Emphatic win shows Miami Dolphins have flown past New York Jets
10/29/2012 12:01 AM
10/30/2012 12:55 AM
There were still four minutes to play Sunday when Richie Incognito turned to the New York Jets bench and mockingly waved good-bye to the players on the other sideline. The guard was simply dismissing the Jets for the afternoon because this game was long over and the Dolphins had already done all their damage.
But that wave was much more transcendent than that.
That wave marked the Dolphins passing the Jets this year.
That wave spoke to how one team is obviously and steadily improving while the other team has not only paused but seems to be in full-tilt retreat.
The proof? Dolphins 30. Jets 9.
“We have high expectations for ourselves,” receiver Brian Hartline said. “We’re humble but we’re also hungry. We really looked forward to playing this game and hoping to take a step forward and this game obviously helps us take that step forward.
“We’re not the same team we were in Week Three. But feeling that way and proving it to ourselves and other people is a lot different. So we needed to take that step and it’s a step we took.”
Hartline calls it only a step but the Dolphins seem light years removed from the team that lost to these Jets on Sept. 23 at Sun Life Stadium.
That team had trouble closing games. That team was betrayed by special teams when kicker Dan Carpenter missed a potential game-winning field goal. That team couldn’t even protect its home field.
The Dolphins have won three games in a row now and they’ve made a point of closing strong. On Sunday Miami took a 20-0 halftime lead — and then outscored the Jets 10-9 in the second half as well.
These Dolphins got their first touchdown from their special teams when Jimmy Wilson blocked a punt, Olivier Vernon recovered in the end zone, and somewhere on the Jets sideline, Mike Westhoff’s heart dropped in disgust.
These Dolphins have now won two key road games against AFC opponents the past month. And this was the first road victory against an AFC East opponent since Joe Philbin became coach.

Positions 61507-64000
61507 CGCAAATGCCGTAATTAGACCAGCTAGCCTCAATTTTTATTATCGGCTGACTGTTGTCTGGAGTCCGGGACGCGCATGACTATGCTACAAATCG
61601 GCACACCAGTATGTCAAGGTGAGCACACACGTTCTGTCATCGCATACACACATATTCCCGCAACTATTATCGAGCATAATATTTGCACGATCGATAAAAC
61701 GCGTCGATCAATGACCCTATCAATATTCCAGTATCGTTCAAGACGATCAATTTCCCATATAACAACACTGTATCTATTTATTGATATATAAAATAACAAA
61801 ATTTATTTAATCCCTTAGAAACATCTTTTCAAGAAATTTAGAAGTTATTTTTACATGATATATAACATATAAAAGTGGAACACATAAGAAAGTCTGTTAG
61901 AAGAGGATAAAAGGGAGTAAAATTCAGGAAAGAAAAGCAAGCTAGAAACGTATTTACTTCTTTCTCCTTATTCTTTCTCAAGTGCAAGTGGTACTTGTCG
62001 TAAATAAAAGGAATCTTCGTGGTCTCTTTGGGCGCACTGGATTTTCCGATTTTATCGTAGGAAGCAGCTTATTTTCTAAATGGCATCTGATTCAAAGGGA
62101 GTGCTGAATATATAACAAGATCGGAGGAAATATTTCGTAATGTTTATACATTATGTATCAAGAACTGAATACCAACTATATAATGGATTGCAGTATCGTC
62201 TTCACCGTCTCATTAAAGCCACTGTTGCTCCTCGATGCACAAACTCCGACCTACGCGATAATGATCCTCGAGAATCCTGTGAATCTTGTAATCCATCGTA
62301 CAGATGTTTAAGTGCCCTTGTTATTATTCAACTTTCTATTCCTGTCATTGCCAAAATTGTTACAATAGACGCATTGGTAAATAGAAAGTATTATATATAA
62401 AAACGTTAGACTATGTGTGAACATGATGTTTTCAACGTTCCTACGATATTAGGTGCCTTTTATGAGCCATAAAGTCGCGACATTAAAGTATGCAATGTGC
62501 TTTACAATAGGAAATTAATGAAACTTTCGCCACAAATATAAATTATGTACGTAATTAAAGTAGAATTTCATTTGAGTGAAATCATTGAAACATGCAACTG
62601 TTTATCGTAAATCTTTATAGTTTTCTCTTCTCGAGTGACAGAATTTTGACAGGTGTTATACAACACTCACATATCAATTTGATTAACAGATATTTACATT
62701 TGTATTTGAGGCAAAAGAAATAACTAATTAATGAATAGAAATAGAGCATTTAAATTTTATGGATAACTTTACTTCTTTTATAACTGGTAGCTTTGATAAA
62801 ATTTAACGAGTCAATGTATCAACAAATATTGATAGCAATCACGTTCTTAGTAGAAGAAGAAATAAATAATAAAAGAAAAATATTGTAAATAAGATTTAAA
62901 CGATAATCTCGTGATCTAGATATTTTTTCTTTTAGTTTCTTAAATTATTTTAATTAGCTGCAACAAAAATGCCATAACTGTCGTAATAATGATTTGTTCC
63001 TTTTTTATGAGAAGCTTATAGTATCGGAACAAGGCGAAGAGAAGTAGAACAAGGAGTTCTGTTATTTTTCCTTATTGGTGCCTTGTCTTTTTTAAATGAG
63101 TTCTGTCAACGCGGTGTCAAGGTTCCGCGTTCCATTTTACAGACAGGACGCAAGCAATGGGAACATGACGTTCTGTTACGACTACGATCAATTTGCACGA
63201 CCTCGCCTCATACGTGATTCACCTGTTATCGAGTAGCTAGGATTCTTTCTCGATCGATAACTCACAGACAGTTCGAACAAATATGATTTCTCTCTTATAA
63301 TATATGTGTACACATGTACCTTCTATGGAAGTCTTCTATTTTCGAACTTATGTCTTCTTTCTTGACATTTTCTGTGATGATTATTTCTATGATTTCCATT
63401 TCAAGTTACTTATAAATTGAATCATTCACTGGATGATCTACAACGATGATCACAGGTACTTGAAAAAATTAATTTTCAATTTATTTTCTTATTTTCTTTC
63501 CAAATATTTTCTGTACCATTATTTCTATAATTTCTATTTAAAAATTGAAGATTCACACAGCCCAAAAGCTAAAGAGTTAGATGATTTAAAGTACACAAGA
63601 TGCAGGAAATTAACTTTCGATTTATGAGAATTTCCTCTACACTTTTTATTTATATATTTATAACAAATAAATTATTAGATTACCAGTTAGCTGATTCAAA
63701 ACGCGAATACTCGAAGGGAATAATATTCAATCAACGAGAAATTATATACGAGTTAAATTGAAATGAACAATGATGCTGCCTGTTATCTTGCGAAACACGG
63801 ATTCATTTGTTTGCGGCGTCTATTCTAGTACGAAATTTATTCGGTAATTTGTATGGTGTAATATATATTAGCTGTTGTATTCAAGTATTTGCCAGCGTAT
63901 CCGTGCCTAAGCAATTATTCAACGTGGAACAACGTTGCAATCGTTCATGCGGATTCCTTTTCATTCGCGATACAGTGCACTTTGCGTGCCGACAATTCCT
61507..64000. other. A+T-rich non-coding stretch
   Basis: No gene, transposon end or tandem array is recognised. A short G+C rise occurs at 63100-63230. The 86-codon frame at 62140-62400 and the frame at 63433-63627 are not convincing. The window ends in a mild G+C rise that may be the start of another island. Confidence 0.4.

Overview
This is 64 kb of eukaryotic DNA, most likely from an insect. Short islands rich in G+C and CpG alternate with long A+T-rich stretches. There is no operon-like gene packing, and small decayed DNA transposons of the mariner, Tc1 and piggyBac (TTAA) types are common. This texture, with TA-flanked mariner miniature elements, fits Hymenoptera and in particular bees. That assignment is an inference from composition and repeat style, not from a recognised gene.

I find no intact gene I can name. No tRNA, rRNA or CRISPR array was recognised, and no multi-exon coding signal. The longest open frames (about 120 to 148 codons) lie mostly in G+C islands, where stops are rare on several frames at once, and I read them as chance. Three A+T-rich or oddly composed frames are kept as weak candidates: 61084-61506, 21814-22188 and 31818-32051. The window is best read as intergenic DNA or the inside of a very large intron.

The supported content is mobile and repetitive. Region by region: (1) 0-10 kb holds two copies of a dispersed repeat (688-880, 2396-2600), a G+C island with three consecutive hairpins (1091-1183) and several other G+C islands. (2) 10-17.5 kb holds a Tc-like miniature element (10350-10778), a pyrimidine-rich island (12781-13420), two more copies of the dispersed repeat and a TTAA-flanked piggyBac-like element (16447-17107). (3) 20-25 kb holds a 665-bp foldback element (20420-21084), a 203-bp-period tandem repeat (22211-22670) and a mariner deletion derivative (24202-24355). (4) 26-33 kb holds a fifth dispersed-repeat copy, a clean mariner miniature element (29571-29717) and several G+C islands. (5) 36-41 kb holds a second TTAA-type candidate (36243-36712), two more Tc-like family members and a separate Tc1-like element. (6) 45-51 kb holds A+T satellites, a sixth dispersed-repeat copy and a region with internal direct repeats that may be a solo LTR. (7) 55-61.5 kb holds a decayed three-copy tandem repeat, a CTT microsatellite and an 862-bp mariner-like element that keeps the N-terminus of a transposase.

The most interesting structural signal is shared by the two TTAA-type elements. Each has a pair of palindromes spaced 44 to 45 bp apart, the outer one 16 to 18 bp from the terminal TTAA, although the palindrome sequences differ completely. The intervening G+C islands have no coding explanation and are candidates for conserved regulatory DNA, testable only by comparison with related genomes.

“We’ve grown a little bit up as a team,” tight end Anthony Fasano said. “We’re not shooting ourselves in the foot as much and we’ve figured out how to finish games and win games. We’ve got a long way to go, but we’ve made some progress.”
Progress today is marked by the fact the Dolphins are second in the AFC East. And they clearly are better than the Jets.
The Jets are playing worse now than earlier in the year and, indeed, laid an egg this day after actually playing well during an overtime loss to the Patriots the week before. That’s called regression.
The Jets also have an unsustainable quarterback situation. Mark Sanchez is playing the role of a franchise quarterback but in truth he’s performing like he needs to be benched.
Sanchez threw an interception, suffered a fumble and delivered a 65.6 quarterback rating that had Jets fans booing him as early as the first quarter. Talk about patience running thin.
The Dolphins, meanwhile, are looking pretty solid at quarterback right now.
Remember they won this game while starter Ryan Tannehill watched from the bench because he hyper-extended his left knee and suffered a deep left thigh bruise on Miami’s second possession.
Backup Matt Moore, who coach Joe Philbin estimates got 10 percent of the snaps in practice last week, went in the game and was the best quarterback for either team. He completed 11 of 19 passes, threw a touchdown, stayed away from any turnovers, and turned in a 96.6 quarterback rating.
The team rallied around Moore as surely as it rallied and came to the defense of running back Reggie Bush.
Remember, Bush was the targeted by a couple of Jets defenders who said last week they wanted to knock him out of the game. Aaron Maybin was one of those players and throughout the day Miami offensive linemen waited for Maybin to actually enter the game so they could, ahem, speak with him.
When Maybin finally got in, center Mike Pouncey, tackle Jake Long and guard Richie Incognito went after him, apparently ignoring their actual blocking assignments, and forming something of a triple team to try and pancake the linebacker.
“No, we didn’t do that” Incognito said playfully.
“As long as they didn’t blow the whistle, it’s all legal.” Pouncey said.
The offensive linemen were joking and in a playful mood in the locker room. But the Dolphins are serious about this:
“This game shows the NFL what we can do,” Pouncey said. “I think we deserve a little bit of respect now that we’ve turned things around and we’re winning games.
“We’re playing good football right now. All the players on the team have bought in to this new program. The future is bright for this football team. You don’t want to speak too much on it, but if we keep doing what we’re doing, we’re going to win a lot of football games this year.”
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